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Game Profile
INFO BOX
PLATFORM:
Game Boy
PUBLISHER:
Konami
DEVELOPER:
Konami TYO
GENRE: Action
PLAYERS:   1
RELEASE DATE:
May 07, 2003
ESRB RATING:
Teen
IN THE SERIES
Castlevania: Rondo of Blood

Castlevania Puzzle: Encore of the Night

Castlevania: Lords of Shadow

Castlevania: Lords of Shadow

Castlevania: Harmony of Despair

More in this Series
 Written by Ilan Mejer  on January 30, 2003

First Impressions: Konami loves Nintendo's Gameboy Advance, and for that, we must love Konami! Prepare to be spellbound yet again this year, hopefully.


Another year, another Castlevania. While a good fifteen months separated the Castlevania GBA debut of Circle of the Moon and last year's Harmony of Dissonance, fans of the series can expect the next iteration only eight months after the last. Castlevania ? Aria of Sorrow is currently being completed by Konami. Specifically, it isbeing developed by the team led by Symphony of the Night (PS One) and Harmony of Dissonance's creator, Koji Igarashi. Indeed, the recently debuted game was demonstrated as a fully playable build, and in English at that. Perhaps it is Igarashi's dream to turn Castlevania into a cash cow serial on current handhelds. Whatever the motive, he claims that Aria of Sorrow and Harmony of Dissonance were in development simultaneously. This would explain the technical similarities, particularly in the game's graphics and artistic style.

Interestingly enough, Aria takes place in the future, the year 2035 to be exact. Soma Cruz, a student, and his friend Mina travel to Transylvania in order to witness the millennium's first total solar eclipse. Unbeknownst to them, well before their births back in 1999, a Belmont heir entered Dracula's evil castle and not only defeated the master vampire's intended resurrection, but also managed to seal his powers and domain to the then ongoing solar eclipse. Soma Cruz and Mina, who have no connection to the mystical Belmont bloodlines, are rendered unconscious sometime during the imminent eclipse, and awaken in a castle seemingly ripped out of Transylvania's ancient myths.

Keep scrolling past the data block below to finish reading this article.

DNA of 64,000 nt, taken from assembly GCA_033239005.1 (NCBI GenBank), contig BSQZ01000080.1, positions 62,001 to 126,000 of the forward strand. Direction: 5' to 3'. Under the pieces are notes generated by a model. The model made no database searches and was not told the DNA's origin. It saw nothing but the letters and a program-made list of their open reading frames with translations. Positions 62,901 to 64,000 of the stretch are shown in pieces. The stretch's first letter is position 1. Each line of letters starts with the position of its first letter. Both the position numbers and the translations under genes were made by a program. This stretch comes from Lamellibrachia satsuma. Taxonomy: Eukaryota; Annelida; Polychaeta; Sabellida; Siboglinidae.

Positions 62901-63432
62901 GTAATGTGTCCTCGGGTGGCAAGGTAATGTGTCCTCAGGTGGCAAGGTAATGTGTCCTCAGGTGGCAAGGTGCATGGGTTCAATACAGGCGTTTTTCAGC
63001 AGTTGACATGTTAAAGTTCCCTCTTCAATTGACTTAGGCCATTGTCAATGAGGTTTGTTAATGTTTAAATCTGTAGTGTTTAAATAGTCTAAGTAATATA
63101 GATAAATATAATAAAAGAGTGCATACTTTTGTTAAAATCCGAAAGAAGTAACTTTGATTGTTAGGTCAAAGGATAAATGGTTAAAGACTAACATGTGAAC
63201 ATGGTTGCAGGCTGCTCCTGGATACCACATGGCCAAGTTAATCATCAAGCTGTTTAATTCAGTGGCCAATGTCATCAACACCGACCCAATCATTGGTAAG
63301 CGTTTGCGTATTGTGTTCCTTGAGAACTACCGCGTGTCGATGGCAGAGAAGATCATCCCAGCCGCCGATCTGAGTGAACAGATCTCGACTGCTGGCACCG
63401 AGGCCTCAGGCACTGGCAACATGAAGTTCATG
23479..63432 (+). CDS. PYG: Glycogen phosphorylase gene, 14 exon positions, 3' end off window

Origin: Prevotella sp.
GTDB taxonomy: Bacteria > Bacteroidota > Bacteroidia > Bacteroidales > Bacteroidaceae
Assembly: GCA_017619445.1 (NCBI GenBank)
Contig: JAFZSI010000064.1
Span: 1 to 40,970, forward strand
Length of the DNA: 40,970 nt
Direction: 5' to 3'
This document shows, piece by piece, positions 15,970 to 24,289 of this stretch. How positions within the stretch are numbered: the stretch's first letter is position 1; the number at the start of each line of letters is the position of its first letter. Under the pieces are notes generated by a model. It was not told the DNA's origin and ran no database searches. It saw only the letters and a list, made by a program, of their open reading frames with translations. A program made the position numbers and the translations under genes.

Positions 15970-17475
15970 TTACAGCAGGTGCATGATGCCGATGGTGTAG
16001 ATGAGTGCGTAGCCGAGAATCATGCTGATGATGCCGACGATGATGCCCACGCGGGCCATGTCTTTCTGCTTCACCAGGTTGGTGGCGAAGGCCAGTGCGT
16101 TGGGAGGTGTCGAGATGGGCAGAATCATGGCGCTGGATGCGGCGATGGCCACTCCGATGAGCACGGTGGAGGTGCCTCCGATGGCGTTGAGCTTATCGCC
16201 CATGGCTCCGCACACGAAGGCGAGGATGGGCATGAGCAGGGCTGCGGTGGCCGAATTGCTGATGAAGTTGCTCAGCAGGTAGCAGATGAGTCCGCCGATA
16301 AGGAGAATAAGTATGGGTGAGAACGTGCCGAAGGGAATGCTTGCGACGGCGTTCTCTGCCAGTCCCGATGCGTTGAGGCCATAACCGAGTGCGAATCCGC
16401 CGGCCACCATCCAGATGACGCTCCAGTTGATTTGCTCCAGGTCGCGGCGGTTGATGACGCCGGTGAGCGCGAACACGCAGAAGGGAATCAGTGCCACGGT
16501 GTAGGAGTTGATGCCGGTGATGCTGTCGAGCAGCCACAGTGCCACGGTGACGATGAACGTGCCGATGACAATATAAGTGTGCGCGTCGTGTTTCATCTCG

Though the characters and back-story to Aria of Sorrow are a distinct departure from the Castlevania norm, the actual gameplay is comfortably familiar. Apparently, Aria utilizes an optimized version of the Harmony game engine. From a technological standpoint, this means that we will behold graphics and animation on par, if not improved from the beauty that Harmony offered on the GBA last September. However, despite the near-future setting, the art style utilized in Aria is essentially identical to that of the last few Castlevania games, all the way back to 1996's Symphony of the Night. You will not be seeing any bazooka-wielding skeletal warriors or jet pack-toting zombies in this title. It bears mentioning that Igarashi noted the high level of criticism that Harmony of Dissonance's unimpressive sound technology garnered, and has taken steps to render Aria's soundtrack in a more hi-fi manner, without the sacrifices he claimed were necessary with Harmony.